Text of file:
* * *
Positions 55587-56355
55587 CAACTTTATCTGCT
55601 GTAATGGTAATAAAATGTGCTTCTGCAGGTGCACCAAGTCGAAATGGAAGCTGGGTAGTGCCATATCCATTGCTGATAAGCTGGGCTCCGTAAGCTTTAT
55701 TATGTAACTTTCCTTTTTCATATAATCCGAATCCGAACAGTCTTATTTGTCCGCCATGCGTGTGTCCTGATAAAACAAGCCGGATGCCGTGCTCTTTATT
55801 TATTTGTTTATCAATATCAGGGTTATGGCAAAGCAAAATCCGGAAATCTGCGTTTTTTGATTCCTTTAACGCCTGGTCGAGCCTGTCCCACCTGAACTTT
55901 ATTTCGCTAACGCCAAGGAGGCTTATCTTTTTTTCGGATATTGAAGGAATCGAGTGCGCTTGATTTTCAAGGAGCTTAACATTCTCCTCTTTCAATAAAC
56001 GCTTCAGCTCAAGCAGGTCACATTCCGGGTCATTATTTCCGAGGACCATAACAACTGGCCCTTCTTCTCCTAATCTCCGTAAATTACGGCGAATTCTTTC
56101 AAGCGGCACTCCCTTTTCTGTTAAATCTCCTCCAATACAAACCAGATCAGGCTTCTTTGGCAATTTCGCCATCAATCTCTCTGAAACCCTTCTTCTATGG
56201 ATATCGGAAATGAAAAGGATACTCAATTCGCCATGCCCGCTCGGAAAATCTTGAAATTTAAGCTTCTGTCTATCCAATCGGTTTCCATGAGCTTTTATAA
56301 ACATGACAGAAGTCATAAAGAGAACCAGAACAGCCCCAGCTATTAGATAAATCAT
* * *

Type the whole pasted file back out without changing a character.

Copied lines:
Positions 55587-56355
55587 CAACTTTATCTGCT
55601 GTAATGGTAATAAAATGTGCTTCTGCAGGTGCACCAAGTCGAAATGGAAGCTGGGTAGTGCCATATCCATTGCTGATAAGCTGGGCTCCGTAAGCTTTAT
55701 TATGTAACTTTCCTTTTTCATATAATCCGAATCCGAACAGTCTTATTTGTCCGCCATGCGTGTGTCCTGATAAAACAAGCCGGATGCCGTGCTCTTTATT
55801 TATTTGTTTATCAATATCAGGGTTATGGCAAAGCAAAATCCGGAAATCTGCGTTTTTTGATTCCTTTAACGCCTGGTCGAGCCTGTCCCACCTGAACTTT
55901 ATTTCGCTAACGCCAAGGAGGCTTATCTTTTTTTCGGATATTGAAGGAATCGAGTGCGCTTGATTTTCAAGGAGCTTAACATTCTCCTCTTTCAATAAAC
56001 GCTTCAGCTCAAGCAGGTCACATTCCGGGTCATTATTTCCGAGGACCATAACAACTGGCCCTTCTTCTCCTAATCTCCGTAAATTACGGCGAATTCTTTC
56101 AAGCGGCACTCCCTTTTCTGTTAAATCTCCTCCAATACAAACCAGATCAGGCTTCTTTGGCAATTTCGCCATCAATCTCTCTGAAACCCTTCTTCTATGG
56201 ATATCGGAAATGAAAAGGATACTCAATTCGCCATGCCCGCTCGGAAAATCTTGAAATTTAAGCTTCTGTCTATCCAATCGGTTTCCATGAGCTTTTATAA
56301 ACATGACAGAAGTCATAAAGAGAACCAGAACAGCCCCAGCTATTAGATAAATCAT